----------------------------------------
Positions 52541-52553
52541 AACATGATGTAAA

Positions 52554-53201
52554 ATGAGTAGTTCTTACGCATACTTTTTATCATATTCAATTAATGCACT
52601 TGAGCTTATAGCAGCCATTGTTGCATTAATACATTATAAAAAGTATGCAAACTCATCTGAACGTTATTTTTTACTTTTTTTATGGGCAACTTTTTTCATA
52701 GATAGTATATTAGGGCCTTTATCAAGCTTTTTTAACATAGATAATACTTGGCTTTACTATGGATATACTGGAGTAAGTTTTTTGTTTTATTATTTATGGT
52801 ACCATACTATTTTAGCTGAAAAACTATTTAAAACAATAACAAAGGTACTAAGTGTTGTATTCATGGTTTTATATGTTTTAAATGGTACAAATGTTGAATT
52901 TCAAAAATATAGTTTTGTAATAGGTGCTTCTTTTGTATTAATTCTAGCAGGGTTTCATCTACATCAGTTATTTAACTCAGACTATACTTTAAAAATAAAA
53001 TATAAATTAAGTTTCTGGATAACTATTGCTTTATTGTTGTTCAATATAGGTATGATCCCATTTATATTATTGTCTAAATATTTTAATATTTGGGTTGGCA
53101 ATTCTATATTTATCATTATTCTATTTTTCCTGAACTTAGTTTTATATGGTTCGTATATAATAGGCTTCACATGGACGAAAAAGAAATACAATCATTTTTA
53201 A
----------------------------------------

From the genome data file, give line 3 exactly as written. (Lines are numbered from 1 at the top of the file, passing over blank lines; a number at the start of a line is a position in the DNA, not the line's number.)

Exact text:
Positions 52554-53201